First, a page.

Video above shows earlier view of raid on Jones’ home. Man lying prostate on street with cop’s foot in his back is Aiyana’s cousin, who cried out to raid team that there were children in the home before they entered and killed Aiyana. Her two toddler brothers, with their parents, were also present.
Assistant Prosecutor Robert Moran prosecuted both Weekley and Aiyana’s father Charles Jones in what Jones’ attorney called a clear conflict of interest. Jones was in the home when his daughter was killed, with Dominika and their two toddlers. He was forced by police to crawl through broken glass, blood and bits of her brain during the raid, to sit for hours on the couch where she died, along with Dominika, both not being told their child was dead.
Jones is now serving a 40-60 year sentence on first-degree murder charges based almost exclusively on statements from jail-house snitches, which an appeals court allowed into evidence. Charges were not brought until 17 months after the killing of Jerean Blake, 17, the case in which he was charged. When Jones was arrested, police charged into his home with weapons drawn again, despite the presence of his young sons.
Aiyana’s mother Dominika Jones has said before that she wants an end to the mockery of two previous trials against Weekley, due to the trauma she has suffered attending and testifying at them.
She wrote on Facebook that she talked with Charles Jones after the announcement.
“Just got off the phone with my love so not a good day for me but I am going to make the best of it and always hearing his voice make it better even tho the situation we both going thru gets the best of us,” she said.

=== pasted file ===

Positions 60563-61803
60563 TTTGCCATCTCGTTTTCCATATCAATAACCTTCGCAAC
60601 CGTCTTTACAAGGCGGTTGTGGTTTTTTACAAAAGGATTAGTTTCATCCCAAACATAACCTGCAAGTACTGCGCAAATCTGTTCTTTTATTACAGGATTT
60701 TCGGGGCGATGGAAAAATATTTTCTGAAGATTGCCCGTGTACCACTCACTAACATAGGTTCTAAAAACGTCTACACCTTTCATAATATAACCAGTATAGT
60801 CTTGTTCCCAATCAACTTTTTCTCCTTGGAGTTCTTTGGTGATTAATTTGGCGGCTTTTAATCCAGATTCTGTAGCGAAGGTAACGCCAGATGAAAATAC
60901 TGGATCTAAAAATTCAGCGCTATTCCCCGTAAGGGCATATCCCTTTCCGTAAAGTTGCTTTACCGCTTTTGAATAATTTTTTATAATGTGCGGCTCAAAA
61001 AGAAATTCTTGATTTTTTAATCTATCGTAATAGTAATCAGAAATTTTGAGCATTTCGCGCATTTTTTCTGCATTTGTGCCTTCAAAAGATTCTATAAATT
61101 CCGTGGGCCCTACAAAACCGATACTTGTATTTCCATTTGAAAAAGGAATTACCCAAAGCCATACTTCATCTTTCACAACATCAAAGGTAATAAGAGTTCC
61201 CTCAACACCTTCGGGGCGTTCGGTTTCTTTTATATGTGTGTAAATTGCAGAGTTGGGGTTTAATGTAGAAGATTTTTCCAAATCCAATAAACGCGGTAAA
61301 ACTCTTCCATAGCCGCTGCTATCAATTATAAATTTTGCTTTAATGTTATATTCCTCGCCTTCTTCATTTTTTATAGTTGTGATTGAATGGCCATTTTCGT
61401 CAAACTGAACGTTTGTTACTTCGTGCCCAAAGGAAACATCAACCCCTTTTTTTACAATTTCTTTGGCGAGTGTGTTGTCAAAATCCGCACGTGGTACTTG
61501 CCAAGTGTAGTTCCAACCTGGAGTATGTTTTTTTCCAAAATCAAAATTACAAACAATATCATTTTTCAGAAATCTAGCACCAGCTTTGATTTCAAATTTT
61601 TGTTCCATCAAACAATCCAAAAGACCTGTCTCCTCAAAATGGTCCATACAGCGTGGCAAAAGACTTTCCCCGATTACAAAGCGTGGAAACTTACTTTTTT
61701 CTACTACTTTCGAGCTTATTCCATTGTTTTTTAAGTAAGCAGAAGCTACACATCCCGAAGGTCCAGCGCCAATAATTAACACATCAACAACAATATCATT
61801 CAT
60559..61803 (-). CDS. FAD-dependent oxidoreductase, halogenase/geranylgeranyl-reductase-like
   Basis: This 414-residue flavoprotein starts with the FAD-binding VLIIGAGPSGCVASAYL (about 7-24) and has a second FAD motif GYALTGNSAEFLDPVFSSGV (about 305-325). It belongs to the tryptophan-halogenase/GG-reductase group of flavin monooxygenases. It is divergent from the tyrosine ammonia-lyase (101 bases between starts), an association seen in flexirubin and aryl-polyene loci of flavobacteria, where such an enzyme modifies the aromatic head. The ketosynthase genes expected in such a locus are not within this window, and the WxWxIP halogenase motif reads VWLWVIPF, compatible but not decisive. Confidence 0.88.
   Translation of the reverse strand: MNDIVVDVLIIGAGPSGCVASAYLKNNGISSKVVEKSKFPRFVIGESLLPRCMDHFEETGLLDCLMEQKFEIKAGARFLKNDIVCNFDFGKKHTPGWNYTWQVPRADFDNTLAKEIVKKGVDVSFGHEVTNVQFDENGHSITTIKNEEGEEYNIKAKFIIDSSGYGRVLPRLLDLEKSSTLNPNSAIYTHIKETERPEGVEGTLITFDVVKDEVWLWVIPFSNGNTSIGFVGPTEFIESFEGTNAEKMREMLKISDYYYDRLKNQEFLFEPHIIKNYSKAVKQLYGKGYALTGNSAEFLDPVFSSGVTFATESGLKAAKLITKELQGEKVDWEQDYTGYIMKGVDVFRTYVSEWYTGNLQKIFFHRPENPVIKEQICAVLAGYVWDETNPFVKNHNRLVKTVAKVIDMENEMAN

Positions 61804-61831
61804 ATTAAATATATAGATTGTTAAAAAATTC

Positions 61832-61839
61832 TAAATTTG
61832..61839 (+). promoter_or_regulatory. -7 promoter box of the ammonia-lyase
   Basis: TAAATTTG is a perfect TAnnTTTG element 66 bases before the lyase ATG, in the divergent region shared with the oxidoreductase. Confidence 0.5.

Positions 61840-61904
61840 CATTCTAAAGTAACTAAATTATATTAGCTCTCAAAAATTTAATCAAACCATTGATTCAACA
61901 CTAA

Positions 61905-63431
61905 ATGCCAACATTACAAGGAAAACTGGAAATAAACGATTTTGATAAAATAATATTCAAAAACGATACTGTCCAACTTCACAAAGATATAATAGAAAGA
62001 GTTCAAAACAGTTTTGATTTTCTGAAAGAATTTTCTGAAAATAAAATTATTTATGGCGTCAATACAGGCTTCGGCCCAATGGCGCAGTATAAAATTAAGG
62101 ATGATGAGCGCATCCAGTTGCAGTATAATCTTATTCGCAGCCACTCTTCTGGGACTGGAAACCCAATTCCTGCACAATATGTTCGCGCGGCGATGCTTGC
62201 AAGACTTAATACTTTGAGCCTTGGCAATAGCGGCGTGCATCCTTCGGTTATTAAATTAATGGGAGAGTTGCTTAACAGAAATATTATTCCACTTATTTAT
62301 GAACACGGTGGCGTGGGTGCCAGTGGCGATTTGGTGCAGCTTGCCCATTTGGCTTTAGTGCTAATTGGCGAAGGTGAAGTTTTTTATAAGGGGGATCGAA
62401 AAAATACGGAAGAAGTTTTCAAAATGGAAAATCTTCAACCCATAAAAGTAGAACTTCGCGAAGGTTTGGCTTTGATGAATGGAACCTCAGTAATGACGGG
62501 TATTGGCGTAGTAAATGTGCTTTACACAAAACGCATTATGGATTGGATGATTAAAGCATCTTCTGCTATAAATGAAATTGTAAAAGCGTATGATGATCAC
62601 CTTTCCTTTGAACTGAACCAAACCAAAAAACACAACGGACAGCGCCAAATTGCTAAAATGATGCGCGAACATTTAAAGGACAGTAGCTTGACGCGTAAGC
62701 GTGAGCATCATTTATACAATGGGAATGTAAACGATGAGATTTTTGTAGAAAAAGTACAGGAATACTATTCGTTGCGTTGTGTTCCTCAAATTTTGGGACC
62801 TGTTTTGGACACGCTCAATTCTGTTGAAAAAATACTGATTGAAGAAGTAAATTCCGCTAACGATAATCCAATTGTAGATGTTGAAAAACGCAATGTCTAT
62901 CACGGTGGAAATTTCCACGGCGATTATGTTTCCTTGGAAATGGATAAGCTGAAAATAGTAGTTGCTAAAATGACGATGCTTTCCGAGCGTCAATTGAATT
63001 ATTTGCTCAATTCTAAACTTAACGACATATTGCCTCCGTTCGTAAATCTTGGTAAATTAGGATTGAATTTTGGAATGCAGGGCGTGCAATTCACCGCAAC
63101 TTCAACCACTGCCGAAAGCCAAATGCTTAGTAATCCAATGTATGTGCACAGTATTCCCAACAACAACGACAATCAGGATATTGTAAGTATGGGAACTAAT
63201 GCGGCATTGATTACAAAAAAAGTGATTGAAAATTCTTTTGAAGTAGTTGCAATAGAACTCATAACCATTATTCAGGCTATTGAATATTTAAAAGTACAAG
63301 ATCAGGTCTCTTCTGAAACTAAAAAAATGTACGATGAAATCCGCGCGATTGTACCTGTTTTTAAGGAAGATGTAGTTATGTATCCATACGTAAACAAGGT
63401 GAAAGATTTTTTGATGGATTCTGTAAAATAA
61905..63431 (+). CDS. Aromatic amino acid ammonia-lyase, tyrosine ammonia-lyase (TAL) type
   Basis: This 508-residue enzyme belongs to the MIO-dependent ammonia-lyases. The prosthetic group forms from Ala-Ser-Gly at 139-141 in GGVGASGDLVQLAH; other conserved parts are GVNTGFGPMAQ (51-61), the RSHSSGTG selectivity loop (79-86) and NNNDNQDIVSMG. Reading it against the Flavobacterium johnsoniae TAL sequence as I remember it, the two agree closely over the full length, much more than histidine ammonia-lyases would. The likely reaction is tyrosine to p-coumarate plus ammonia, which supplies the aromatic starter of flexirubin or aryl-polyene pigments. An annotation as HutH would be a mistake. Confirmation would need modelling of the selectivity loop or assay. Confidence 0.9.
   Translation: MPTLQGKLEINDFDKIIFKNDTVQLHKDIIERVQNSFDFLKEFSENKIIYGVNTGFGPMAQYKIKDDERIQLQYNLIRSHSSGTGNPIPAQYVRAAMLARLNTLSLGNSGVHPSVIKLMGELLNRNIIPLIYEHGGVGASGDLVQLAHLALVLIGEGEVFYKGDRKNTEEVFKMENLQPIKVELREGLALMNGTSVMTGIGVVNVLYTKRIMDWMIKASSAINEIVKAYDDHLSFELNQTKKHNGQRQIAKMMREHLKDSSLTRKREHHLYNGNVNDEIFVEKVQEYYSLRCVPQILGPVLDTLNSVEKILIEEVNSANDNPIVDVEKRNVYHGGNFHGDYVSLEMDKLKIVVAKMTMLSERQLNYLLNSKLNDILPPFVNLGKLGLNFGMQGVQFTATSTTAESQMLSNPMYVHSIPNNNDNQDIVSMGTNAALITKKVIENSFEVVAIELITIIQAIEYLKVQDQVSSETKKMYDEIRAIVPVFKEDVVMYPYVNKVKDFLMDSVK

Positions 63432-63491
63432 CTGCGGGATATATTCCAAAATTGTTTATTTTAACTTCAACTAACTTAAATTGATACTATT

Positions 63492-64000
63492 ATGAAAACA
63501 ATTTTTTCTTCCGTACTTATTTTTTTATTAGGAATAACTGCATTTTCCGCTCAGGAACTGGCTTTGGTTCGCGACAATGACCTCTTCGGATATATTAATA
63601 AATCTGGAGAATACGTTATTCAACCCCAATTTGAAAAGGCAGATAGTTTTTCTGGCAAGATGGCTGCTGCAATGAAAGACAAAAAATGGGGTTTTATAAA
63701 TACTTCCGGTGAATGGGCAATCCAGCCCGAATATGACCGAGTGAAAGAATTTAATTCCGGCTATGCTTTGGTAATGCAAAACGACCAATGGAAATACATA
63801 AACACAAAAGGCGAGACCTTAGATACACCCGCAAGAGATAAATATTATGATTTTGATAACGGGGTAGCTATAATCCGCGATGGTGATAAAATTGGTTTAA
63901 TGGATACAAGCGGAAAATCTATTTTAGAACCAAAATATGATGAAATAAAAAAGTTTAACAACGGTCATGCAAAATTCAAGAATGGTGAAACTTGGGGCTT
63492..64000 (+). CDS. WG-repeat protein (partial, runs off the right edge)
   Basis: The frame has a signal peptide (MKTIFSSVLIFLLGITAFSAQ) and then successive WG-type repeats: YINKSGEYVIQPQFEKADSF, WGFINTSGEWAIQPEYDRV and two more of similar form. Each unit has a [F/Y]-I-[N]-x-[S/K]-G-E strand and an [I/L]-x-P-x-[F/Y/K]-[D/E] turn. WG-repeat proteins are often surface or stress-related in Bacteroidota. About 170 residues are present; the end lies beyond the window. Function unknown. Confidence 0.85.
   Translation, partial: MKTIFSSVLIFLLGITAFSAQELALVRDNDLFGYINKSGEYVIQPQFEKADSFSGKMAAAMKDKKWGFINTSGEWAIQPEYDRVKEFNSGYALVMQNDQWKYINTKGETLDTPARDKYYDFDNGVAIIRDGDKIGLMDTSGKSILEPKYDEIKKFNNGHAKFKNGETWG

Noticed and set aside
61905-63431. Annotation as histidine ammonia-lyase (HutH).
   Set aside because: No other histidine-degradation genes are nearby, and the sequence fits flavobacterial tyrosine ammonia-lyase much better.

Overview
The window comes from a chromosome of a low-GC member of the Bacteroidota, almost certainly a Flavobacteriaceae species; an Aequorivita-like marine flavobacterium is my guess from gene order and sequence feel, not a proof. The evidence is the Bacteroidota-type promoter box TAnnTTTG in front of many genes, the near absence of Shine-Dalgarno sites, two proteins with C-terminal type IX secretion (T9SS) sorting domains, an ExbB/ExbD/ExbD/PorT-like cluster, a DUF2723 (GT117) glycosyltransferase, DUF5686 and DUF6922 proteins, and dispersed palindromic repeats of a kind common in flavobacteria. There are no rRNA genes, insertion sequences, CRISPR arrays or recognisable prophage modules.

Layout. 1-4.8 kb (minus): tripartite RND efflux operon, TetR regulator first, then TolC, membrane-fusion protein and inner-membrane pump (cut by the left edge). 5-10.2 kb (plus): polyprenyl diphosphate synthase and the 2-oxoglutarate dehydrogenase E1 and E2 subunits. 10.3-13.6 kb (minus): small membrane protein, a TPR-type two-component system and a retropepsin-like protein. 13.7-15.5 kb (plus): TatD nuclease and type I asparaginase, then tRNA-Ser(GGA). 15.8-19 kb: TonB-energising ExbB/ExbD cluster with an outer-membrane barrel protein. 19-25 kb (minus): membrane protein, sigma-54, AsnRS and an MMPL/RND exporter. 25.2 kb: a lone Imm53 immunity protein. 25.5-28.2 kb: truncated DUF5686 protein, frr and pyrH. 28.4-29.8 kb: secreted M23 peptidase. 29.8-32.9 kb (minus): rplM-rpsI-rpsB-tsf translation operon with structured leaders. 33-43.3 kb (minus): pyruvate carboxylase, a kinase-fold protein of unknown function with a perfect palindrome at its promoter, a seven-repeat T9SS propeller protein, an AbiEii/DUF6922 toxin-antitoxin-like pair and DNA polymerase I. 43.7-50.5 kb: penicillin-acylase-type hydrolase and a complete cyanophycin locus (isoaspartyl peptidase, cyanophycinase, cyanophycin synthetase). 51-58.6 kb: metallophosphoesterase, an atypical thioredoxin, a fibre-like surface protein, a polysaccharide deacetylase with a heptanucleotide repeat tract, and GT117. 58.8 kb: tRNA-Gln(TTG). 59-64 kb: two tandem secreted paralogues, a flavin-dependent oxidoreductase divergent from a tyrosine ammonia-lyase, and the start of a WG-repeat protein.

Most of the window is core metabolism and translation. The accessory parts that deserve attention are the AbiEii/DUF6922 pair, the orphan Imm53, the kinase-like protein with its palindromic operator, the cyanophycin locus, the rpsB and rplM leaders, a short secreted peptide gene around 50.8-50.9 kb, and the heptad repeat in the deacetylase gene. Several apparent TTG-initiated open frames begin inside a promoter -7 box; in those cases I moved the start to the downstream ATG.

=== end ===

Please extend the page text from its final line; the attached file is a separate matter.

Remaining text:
Dominika’s Facebook page is filled with photos of their family, the tale of a love that will never die. An attorney with the law offices of Geoffrey Fieger has filed an appeal of Charles Jones’ conviction. He is being held at the Oaks Correctional Facility in Manistee, Michigan, with a Security Level II classification, the second lowest.
Some community advocates have said they will file an appeal with the U.S. Department of Justice. However, the USDOJ just told Fox 2 News that they will not file charges in the case of unarmed teenager Michael Brown, shot to death 8 times by Ferguson, MO cop Darren Wilson on Aug. 9, 2014, sparking uprisings in Ferguson and St. Louis as well as protests across the country.
(VOD editor: this reporter has covered the Aiyana Jones case since the morning she was killed, in hundreds of stories. Put “Aiyana” in VOD search engine to see entire background of case.)